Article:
In Summary
  • A man with the proverbial cat with nine lives, just when he is about to be written off, Mr Odinga often makes a turn which confounds both friend and foe.

  • Mr Odinga has been to South Sudan in a bid to bring President Salva Kiir and his rival Riek Machar to the negotiating table.

  • Since the ‘handshake’ on March 9, Mr Odinga has been given a pride of place in national functions.

  • The former PM now has enhanced security and is received by government officials abroad.

Opposition leader Raila Odinga’s strategic retreat on his push for constitutional change has once again reinforced the enigmatic tag of the leader who has played a central role in Kenya’s politics in the last three decades.

A man with the proverbial cat with nine lives, just when he is about to be written off, Mr Odinga often makes a turn which confounds both friend and foe.

Analysts are still trying to understand how he and President Uhuru Kenyatta struck an agreement which culminated in the now famous ‘handshake’ on March 9, 2018 which came after a bitter fallout arising from the disputed elections last year. At the height of the acrimony, Mr Odinga swore himself in as the ‘people’s president’.

A masterful orator with a gift to read the public mood, Mr Odinga often summons his grasp of Kenya’s history from where he picks narratives to appeal to any occasion.

From a suspected coup plotter in the 1980s to a grassroots mobiliser with support across the country in the 2000s, Mr Odinga has somersaulted from a radical to a charmer and back to radical before coming back to a master charmer often in a span of months and sometimes weeks, to the consternation of both supporters and detractors. 

Since the ‘handshake’, Mr Odinga has smoothly morphed into something of an insider in the Jubilee government, issuing policy statements even as he plays a peace ambassador’s role.


Just last week, Mr Odinga visited South Sudan in a bid to get President Salva Kiir and his main rival Riek Machar on the negotiating table, triggering suggestions that Mr Odinga has finally accepted the role of an African Union’s special envoy.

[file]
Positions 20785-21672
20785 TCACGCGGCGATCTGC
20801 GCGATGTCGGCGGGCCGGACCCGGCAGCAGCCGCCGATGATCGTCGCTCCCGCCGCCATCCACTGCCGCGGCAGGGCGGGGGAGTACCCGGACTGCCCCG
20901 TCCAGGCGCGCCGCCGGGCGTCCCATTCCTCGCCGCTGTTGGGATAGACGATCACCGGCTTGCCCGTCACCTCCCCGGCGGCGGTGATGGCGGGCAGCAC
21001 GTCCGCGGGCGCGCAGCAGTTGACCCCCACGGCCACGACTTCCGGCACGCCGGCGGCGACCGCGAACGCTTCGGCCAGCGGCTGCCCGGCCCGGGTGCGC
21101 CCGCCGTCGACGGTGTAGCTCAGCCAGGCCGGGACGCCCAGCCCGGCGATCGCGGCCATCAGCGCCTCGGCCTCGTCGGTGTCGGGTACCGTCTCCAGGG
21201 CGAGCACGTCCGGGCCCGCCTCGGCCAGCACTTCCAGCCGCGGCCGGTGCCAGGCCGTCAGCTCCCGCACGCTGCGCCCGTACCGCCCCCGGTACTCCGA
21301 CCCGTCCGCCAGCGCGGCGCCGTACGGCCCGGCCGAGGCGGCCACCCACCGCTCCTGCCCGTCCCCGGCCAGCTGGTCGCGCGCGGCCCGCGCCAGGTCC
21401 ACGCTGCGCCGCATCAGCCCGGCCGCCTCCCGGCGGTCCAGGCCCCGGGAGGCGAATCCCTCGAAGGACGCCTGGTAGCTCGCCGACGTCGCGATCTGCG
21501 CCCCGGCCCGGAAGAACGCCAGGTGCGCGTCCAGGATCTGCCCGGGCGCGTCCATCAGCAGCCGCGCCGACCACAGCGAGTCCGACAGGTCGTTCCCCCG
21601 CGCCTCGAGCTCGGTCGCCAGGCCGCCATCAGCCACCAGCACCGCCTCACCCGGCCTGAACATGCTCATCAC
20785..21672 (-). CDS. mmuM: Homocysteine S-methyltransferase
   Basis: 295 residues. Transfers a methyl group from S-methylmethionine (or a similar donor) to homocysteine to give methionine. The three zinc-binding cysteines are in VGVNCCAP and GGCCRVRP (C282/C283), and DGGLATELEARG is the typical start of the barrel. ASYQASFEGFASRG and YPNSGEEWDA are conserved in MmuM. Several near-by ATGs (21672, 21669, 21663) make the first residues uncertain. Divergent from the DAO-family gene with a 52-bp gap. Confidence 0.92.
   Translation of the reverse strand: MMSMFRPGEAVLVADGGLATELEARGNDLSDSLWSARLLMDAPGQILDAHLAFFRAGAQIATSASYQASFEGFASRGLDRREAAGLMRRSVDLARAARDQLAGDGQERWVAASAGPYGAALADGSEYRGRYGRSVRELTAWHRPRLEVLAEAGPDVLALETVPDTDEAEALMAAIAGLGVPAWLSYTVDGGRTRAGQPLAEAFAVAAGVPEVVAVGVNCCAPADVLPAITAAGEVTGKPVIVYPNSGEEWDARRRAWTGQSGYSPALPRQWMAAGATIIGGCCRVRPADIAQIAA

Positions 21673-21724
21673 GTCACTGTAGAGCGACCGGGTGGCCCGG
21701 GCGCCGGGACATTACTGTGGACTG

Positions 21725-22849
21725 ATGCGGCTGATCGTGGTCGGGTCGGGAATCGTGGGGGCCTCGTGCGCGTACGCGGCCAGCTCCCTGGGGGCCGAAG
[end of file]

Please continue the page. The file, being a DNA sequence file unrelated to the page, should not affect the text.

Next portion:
He was also the government representative in South Africa during the burial of anti-apartheid icon Winnie Mandela in April. He travels back to South Africa this week on the South Sudan mission.

The matter of Mr Odinga taking up a special envoy’s role in the mould of the eminent persons club of retired African leaders is believed to be one of the agreements in his deal with President Kenyatta.

“All issues regarding any reforms have been referred by President Uhuru Kenyatta and Mr Odinga to a team of advisers under the Building Bridges Initiative. Until that is done, Mr Odinga does not seek to propose any reform initiative and shall await the report of the team of advisers,” Raila’s aide, Mr Dennis Onyango, said in a statement last evening.


On Thursday, President Kenyatta reaffirmed his unity deal with Mr Odinga during the national prayer breakfast. The Building Bridges Initiative has also been gazetted, securing it with the force of law.

Commenting on the metamorphosis of one of Kenya’s most enigmatic politicians, Prof Peter Ndege of Moi University said: “Raila is a very perceptive individual. His ability to read the shift in the brand of Kenyan politics is unparalleled.”

He said Mr Odinga has observed Kenya’s politics since the late 1950s which has taught him many lessons.

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